How To Fall in Love With Thomas Vanek and Forget The (Occasional) Defensive Mistake

By Sam Blazer on February 27, 2018 at 1:17 pm
Canucks Thomas Vanek avoids multiple St. Louis Blues players
Bob Frid – USA TODAY Sports

If there's one area that sorely needed addressed by the Columbus Blue Jackets at the trade deadline, it was goal scoring.

When they started their trade deadline with acquisitions of Ian Cole and Mark Letestu, they filled smaller holes in the lineup but not the most pressing need. The addition of Thomas Vanek raised eyebrows for one reason only: Vanek puts points on peoples' faces. 

He isn't a player that plays in the defensive zone and isn't a player that defends well, either; Vanek is given a lot of shifts starting in the offensive zone, and he translates those starts into points, which is exactly what this team needs.

What you might see from him outside of those moments is what will make him a storyline to follow for the rest of the season. He puts up a negative possession number despite those zone starts, and the on-ice save percentage when he is out there is often horrendous. This revelation wasn't found over just one season; it's many seasons over his decorated career. It has only gotten worse with age, and at this point, it can't be addressed.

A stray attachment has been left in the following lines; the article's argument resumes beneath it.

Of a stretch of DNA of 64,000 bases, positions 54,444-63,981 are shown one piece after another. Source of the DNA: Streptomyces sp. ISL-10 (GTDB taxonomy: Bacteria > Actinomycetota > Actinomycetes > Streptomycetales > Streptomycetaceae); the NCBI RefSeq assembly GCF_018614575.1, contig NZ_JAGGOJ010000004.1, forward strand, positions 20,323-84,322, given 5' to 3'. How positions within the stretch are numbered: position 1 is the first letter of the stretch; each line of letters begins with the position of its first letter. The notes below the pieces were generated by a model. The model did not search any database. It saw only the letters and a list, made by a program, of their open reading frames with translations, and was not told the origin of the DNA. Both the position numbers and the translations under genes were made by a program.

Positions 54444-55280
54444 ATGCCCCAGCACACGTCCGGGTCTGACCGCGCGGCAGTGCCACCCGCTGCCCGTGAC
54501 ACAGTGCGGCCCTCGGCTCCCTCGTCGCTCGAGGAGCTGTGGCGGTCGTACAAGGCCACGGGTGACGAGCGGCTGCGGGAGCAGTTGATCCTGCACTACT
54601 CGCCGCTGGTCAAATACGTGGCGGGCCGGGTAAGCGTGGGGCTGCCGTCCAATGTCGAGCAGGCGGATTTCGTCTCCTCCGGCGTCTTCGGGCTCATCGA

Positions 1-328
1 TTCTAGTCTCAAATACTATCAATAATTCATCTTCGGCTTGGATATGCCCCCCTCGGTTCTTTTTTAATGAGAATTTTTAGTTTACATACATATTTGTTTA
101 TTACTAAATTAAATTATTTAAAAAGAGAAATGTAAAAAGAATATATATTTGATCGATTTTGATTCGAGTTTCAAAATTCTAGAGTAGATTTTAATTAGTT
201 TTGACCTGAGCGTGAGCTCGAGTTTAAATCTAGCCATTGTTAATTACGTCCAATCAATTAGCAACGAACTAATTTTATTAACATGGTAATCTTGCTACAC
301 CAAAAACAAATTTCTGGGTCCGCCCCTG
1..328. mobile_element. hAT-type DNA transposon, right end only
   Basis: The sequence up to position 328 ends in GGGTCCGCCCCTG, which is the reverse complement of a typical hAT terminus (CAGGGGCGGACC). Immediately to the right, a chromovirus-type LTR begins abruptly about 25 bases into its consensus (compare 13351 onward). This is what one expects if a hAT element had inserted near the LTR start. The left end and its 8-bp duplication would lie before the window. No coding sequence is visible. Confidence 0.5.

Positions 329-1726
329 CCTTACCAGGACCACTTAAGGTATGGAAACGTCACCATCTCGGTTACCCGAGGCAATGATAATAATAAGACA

Vanek has to be loved and appreciated for what he does with his minutes on the ice. He does all of this while also playing less than 15 minutes a night, which sounds like where he may fit with the Blue Jackets.

Vanek is deadly on the power play and has 14 power play points this season, including 10 power play assists. He's a unique player, and at a low acquisition cost, is a risk worth taking for the Blue Jackets.

The Blue Jackets are saying they're willing to take the risk on a defensive liability if it means that Vanek scores consistently. We've seen them try similar moves before, and due to matters they couldn't predict, it hasn't worked out for the Blue Jackets. 

A plus for the Blue Jackets is the insistence from head coach John Tortorella to use individual players and lines advantageously. While he doesn't line match, Tortorella will put his most offensively-adept lines in positions to succeed. It's a big reason why forward Sam Gagner flourished the way that he did, and also why defenseman Zach Werenski has looked so comfortable on the ice in his "rover" role. Tortorella did what he had to do to make them into contributors.

It sounds silly to say that the Blue Jackets need to coddle Vanek, but if they can use the player correctly, there will be significant dividends. There's no need to risk it if Vanek is scoring the biscuit.

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